• An ecologically important and fragile region: The loss of tree cover will not only affect the flora and fauna on the island, but it will also lead to increased runoff and sediment deposits in the ocean, impacting the coral reefs, and


According to the government,

  • Expediting the project is of paramount national security and strategic importance.
  • The development area is only a small percentage of the area of the island and its forest cover, and 15% of the development area itself will be green cover and open spaces.
  • A conservation plan for the leatherback turtle is also being put in place.


Way ahead:

  • India has successfully translocated a coral reef from the Gulf of Mannar to the Gulf of Kutch earlier.
  • The Zoological Survey of India is currently in the process of assessing how much of the reef will have to be relocated for the project.


Insta Links:

Developing the sister islands of the Indian Ocean


Mains links:

Q. In recent years, India has adopted a proactive policy aimed at transforming the Andaman and Nicobar Islands. Examine the strategic and economic importance of the Andaman & Nicobar Islands for India. (250 words)


Prelims Links:

Andaman and Nicobar Islands are separated from each other by

A. Ten-degree channel

B. Nine-degree channel

C. Eight-degree channel

D. Twelve-degree channel


Answer – A

Islands in the Bay of Bengal are divided into two broad categories – the Andaman in the north and the Nicobar in the south. They are separated by a water body which is called the Ten-degree channel.


Content for Mains Enrichment

India’s first suicide prevention policy

 Source: TH

 Context: In line with the WHO’s South East-Asia Region Strategy for suicide prevention, the Ministry of Health and Family Welfare announced a National Suicide Prevention Strategy, the first of its kind in the country.

Data on suicides in India:

  • In India, more than 1 lakh lives are lost every year to suicide, and it is the top killer in the 15-29 years category.
  • In the past three years, the suicide rate has increased from 10.2 to 11.3 per 1,00,000 population.
  • The most common reasons for suicide include family problems and illnesses, which account for 34% and 18% of all suicide-related deaths.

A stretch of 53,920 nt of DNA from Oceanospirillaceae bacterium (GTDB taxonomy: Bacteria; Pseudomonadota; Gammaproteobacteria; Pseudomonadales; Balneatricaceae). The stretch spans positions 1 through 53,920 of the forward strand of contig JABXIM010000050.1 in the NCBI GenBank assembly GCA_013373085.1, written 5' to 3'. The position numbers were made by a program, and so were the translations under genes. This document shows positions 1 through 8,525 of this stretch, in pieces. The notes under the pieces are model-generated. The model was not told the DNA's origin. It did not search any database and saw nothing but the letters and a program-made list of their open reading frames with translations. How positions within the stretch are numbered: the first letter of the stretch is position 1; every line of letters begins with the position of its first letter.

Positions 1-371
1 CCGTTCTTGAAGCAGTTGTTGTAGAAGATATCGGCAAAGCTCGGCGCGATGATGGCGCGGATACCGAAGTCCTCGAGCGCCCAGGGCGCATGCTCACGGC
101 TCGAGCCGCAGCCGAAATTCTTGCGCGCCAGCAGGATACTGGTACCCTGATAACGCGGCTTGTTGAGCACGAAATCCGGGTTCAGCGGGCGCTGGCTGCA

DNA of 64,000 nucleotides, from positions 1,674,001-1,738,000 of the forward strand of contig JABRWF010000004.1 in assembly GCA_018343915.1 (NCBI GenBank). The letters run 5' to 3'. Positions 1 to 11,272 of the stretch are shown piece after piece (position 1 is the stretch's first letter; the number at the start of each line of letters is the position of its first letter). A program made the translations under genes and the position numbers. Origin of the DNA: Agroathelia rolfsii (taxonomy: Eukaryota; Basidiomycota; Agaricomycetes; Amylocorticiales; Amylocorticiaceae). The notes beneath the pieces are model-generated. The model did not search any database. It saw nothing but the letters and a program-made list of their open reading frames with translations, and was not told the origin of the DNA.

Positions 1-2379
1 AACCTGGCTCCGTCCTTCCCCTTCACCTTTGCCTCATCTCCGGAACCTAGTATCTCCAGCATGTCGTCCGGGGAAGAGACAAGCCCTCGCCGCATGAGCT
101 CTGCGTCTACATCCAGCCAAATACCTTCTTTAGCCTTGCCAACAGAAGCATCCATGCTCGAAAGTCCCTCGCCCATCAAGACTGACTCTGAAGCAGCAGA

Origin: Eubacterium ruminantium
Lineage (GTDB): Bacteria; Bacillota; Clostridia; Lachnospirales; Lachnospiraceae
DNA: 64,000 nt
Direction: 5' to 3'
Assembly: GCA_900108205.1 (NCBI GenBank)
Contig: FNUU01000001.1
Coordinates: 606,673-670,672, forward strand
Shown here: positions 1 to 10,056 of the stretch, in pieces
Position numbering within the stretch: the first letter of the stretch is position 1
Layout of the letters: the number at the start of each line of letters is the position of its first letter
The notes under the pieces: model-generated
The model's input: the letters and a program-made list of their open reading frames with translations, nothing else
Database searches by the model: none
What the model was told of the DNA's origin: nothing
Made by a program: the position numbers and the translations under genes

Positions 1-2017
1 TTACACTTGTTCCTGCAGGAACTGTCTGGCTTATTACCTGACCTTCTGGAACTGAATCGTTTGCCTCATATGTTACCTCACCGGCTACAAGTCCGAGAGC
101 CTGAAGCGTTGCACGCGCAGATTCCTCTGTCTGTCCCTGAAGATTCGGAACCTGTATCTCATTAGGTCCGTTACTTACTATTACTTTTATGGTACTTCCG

Highlights of the policy:

  • Time-bound action plans and multi-sectoral collaborations to achieve a reduction in suicide mortality by 10% by 2030.
  • Establish effective surveillance mechanisms for suicide within the next 3 years.
  • Establish psychiatric outpatient departments that will provide suicide prevention services through the District Mental Health Programme within the next 5 years.
  • Integrate a mental well-being curriculum in all educational institutions within the next 8 years.
  • Develop guidelines for responsible media reporting of suicides and restricting access to means of suicide.
  • Develop community resilience and societal support for suicide prevention.


Framework to curb fake reviews on e-commerce sites

Source: Indian Express

Direction: Fake reviews are a growing menace esp. when the number of India’s e-commerce is booming

  • Standards will apply to every online platform which publishes consumer reviews

 Need for new standards:

Reviews play a critical role in shopping in e-commerce. They are more important in three sectors — tour and travel; restaurant and eateries; and consumer durables. But fake reviews mislead consumers to spend money with a business or on a product they may not have otherwise chosen. This could mean other businesses are losing out on revenue they may have earnt, had it not been for the fake or misleading reviews.


  • Verification: Methods for verification of review author through email address, identification by telephone call or SMS, confirming registration by clicking on a link, using a captcha system etc. to check traceability and genuineness of the review author
  • Moderation: the standard provides for both automated and manual moderation and provides checks for analyzing the review content
  • Publication: The standard includes considerations for the review administrator at the time of publication process and after the publication process
    • The accuracy of the review, default display and weightage of ratings are defined in the publication process.
  • The reviews should be legitimate and the process of collecting, moderating and publishing consumer reviews should be accurate
  • The protection of review authors’ personal information should be ensured


 The Bureau of Indian Standards (BIS):

  • Background: The Indian Standards Institution (ISI) was founded in 1946 by a Department of Industries and Supplies resolution and was constituted under the Societies Registration Act of 1860.